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I think I could have found a prime number generator algorithm, but still I am not very sure, maybe this is an already known property of perfect square numbers, maybe not, but it looks amazing and I would like to know it is look logical or not, or a counterexample if it is wrong. So please I would appreciate a review of it.

How did I find it?

While I was studying the properties of perfect square numbers, I came across an observation about how some perfect square numbers were able to generate prime numbers when added to the previous or next perfect square. Specifically only those perfect squares of a natural number $n = 5k$, $k\in\mathbb N$, in other words, those perfect squares ending with "$00$" or "$25$", are able to generate prime numbers when added to the previous or next perfect square, and of course that happens only sometimes.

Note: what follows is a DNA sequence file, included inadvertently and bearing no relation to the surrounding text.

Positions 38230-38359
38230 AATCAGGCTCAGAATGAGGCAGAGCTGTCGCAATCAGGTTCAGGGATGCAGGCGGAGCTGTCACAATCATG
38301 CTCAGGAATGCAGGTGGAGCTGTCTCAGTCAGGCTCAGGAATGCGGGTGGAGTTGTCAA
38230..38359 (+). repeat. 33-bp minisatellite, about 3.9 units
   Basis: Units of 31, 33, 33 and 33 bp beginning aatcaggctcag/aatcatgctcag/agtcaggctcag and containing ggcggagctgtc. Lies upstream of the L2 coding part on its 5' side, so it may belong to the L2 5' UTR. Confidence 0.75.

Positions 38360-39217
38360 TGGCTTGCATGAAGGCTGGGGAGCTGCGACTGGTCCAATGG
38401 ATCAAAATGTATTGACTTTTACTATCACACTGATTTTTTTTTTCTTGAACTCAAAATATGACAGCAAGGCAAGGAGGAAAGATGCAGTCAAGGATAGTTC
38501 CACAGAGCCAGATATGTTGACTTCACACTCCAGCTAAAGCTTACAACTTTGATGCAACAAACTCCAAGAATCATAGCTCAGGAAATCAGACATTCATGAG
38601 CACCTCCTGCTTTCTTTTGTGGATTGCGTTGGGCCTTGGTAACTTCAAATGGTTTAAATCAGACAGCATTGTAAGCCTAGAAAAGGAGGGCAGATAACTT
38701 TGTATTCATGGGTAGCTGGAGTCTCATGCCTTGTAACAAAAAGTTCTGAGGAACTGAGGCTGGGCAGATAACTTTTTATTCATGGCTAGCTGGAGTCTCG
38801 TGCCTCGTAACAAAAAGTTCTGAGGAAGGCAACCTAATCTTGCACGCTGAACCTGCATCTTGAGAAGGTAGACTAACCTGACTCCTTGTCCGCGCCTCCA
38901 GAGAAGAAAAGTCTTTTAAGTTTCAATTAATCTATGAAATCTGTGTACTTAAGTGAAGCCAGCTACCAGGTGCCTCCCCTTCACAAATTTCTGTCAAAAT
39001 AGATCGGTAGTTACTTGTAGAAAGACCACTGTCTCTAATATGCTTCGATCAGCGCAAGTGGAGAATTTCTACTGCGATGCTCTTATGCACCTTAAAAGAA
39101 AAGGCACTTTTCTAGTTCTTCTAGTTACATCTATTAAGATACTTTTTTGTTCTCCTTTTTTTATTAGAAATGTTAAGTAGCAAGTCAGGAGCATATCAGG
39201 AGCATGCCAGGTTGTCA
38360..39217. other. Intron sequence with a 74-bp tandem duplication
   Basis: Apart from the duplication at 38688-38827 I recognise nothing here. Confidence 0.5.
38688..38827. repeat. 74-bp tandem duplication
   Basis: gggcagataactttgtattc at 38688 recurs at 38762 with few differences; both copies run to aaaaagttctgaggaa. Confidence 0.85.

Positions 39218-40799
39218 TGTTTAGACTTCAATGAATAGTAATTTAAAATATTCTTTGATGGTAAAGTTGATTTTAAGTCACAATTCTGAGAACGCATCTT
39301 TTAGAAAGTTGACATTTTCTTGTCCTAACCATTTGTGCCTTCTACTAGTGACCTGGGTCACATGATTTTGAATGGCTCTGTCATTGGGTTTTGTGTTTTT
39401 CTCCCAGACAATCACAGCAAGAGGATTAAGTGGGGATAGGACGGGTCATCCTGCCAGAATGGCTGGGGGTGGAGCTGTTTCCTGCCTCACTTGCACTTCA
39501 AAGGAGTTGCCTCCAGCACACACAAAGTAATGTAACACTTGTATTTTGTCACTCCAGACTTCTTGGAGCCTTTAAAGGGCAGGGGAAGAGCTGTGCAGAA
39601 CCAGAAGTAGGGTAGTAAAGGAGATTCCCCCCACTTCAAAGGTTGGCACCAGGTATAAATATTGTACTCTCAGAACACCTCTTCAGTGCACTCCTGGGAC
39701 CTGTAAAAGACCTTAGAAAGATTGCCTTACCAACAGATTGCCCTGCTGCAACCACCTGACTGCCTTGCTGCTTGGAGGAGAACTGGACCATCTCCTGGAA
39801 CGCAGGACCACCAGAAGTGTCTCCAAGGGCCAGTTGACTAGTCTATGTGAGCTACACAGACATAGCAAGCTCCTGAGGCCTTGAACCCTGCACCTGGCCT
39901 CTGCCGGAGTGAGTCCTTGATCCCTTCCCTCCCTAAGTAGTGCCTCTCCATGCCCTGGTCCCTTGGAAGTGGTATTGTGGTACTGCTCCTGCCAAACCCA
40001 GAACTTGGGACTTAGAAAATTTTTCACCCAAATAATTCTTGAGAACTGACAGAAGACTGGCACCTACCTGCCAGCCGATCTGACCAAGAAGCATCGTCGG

I focused on those who are able to generate two primes, with the previous and next perfect square.

For instance, these two samples for $n=5k$:

$n=5^2+(5-1)^2=25+16 = 41$ (prime)

$n=5^2 + (5+1)^2=25+36 = 61$ (prime)

and

$n=30^2+(30-1)^2=900+841 = 1741$ (prime)

$n=30^2+(30+1)^2= 900 + 961 = 1861$ (prime)

...being the distance between those primes $4k$

Unfortunately, there is not a clear rule why some of the perfect squares only ending with "00" or "25" are able to obtain prime numbers.

For that reason, I wanted to learn more about the function that are generating the above mentioned results, which are $f_1=x^2+(x+1)^2$ and $f_2=x^2+(x-1)^2$, but applied to $x = 5*k$ and there was a great surprise in the results of that study.

The prime number generator algorithm (only generates primes):

First I wrote the same functions replacing $x = 5k$:

$f_1(k)=50k^2+10k+1$ and $f_2(k)=50k^2-10k+1$

I just wanted to know the relationship between $k, f_1(k)$ and $f_2(k)$, so I started to play with modular arithmetic, it was easier to use first $f_2$, calculating some congruence series in the following way: